Two Against the Ice is a smoothly and dramatically written book accessible to a wide range of young readers. Mason has a sense of dramatic structure that renders the episodic narrative virtually seamless and gives the reader a sense of involvement and immediacy in the adventure of polar exploration. Each episode builds to a dramatic climax, with the explorers facing and overcoming life-threatening situations on the ice and going on to reach their destinations and chart unexplored regions. Mason shows a deep understanding of the explorers’ life-style. The book includes myriad details about diet, health, pests, ships, navigation, cartography, weather, sled dogs, research methods, polar camping, and survival techniques. The chapter on the Gjoa expedition offers lengthy accounts of Amundsen’s encounters with isolated Arctic natives. Rather than establish a steady pace through historical chronology, Mason passes quickly over long stretches in his subjects’ lives and delves penetratingly into other sequences, sometimes recounting events day by day or hour by hour. This flexibility with temporal sequencing contributes to the suspense and urgency of each trial.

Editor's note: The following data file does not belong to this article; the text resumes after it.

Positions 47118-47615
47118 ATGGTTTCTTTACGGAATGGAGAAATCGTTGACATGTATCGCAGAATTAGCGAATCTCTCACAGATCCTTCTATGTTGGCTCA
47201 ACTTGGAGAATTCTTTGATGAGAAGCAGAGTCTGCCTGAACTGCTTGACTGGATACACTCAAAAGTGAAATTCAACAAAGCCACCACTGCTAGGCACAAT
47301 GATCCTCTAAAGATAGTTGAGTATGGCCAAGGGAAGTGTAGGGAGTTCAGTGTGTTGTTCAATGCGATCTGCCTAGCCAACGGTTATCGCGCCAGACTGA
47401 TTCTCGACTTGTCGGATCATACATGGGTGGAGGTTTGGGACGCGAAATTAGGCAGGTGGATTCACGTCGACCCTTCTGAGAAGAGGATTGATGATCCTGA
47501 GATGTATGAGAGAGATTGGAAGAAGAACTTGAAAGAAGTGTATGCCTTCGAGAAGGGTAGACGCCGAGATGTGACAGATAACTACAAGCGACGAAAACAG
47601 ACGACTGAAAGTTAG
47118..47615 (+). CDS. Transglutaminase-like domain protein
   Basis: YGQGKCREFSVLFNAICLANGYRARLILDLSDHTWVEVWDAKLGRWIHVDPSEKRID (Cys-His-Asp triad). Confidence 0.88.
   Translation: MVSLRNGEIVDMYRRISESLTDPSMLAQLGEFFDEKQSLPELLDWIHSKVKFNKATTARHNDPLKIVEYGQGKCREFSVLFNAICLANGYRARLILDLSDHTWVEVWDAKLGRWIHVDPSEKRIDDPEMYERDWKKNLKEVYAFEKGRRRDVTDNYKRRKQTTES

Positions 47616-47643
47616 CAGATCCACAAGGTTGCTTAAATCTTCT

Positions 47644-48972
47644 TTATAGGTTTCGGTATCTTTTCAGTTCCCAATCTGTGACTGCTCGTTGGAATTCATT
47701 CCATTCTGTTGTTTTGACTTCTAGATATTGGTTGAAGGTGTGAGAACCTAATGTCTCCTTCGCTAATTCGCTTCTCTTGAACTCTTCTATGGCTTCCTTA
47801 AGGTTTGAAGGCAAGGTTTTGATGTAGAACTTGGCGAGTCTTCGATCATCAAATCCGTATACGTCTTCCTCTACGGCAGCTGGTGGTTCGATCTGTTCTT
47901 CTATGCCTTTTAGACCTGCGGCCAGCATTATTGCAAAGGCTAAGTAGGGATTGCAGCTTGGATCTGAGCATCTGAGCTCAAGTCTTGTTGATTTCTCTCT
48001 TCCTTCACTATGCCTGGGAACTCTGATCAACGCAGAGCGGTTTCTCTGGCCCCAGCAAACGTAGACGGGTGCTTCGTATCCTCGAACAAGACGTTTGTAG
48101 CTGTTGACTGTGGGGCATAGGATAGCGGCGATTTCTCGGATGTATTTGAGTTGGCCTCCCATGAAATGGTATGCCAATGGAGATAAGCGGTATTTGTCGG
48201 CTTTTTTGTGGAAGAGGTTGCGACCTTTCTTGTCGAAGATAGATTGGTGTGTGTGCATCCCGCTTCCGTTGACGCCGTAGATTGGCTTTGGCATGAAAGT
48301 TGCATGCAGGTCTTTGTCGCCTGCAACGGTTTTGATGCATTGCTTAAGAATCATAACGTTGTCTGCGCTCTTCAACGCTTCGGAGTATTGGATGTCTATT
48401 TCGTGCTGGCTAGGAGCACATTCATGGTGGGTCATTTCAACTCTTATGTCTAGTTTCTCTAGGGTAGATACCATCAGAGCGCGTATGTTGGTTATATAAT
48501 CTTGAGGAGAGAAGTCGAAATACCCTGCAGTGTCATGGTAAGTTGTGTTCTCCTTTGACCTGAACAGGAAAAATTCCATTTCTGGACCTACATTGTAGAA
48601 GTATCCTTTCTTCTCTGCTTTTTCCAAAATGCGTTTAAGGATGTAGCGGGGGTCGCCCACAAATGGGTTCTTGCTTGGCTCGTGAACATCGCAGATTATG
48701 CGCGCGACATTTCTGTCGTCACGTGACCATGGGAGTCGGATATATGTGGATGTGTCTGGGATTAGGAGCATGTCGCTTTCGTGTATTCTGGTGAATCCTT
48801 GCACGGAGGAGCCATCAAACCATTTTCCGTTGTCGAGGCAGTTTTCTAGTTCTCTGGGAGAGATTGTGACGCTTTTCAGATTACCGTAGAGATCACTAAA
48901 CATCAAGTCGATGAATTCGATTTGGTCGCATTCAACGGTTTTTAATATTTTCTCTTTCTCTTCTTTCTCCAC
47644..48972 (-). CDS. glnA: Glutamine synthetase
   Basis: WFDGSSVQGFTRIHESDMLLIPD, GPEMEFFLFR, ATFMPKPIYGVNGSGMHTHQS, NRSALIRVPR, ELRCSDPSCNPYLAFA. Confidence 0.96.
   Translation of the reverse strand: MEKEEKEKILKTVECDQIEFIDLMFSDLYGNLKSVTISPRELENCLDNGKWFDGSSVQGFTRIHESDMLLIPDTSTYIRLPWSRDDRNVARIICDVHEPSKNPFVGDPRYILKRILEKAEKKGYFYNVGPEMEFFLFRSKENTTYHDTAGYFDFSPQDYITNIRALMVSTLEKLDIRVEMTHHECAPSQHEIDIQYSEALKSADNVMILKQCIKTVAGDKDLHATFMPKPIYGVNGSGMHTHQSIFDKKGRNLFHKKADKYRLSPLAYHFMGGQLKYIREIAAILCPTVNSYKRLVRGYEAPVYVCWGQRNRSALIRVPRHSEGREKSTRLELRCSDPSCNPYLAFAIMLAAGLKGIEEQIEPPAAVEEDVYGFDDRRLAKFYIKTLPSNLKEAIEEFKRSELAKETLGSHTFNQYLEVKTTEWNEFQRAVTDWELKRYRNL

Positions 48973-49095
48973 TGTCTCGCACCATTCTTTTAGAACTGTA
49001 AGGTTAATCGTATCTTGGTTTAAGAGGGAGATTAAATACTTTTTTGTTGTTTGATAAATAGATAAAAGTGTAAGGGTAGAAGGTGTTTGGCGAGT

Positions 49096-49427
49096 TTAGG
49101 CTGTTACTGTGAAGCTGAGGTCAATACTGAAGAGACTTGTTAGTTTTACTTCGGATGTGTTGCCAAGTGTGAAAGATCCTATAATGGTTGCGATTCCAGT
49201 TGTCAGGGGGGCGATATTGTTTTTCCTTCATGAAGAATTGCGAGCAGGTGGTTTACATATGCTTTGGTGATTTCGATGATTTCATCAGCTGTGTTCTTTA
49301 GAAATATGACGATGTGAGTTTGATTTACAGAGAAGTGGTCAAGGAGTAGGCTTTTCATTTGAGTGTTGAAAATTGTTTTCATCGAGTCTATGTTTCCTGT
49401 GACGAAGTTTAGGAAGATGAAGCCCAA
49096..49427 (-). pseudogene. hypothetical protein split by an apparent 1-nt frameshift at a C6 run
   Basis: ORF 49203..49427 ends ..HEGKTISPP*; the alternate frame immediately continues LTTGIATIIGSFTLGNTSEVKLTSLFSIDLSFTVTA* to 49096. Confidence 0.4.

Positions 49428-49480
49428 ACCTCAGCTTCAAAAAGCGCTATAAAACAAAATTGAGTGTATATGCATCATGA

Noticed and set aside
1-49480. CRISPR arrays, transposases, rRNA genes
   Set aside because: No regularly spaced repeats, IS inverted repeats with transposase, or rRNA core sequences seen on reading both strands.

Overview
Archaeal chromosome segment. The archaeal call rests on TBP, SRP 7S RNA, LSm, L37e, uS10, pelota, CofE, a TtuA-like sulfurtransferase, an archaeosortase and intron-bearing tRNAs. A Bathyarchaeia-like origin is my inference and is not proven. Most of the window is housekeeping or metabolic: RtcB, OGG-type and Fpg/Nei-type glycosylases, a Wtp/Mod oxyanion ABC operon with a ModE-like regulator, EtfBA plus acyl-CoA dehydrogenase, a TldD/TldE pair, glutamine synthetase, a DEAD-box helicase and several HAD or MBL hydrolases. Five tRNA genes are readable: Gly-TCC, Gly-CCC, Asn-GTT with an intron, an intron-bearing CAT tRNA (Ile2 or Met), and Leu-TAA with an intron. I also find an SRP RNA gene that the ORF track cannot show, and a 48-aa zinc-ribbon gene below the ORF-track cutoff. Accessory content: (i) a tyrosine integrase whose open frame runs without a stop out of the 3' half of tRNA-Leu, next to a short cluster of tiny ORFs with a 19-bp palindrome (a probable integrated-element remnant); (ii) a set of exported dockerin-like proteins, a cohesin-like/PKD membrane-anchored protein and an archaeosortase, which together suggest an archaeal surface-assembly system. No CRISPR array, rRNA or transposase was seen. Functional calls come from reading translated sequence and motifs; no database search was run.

The plethora of details at times comes too quickly, especially when involving technical scientific or meteorological terminology, and sometimes leaves concepts unclear. Mason does not explain, for example, exactly how an explorer establishes that he or she is precisely over the North or South Pole, though the issue of location is clearly not a small one, even for the explorers themselves. He sometimes offers descriptions of the glacial landscape that do not quite convey...
(The entire section is 678 words.)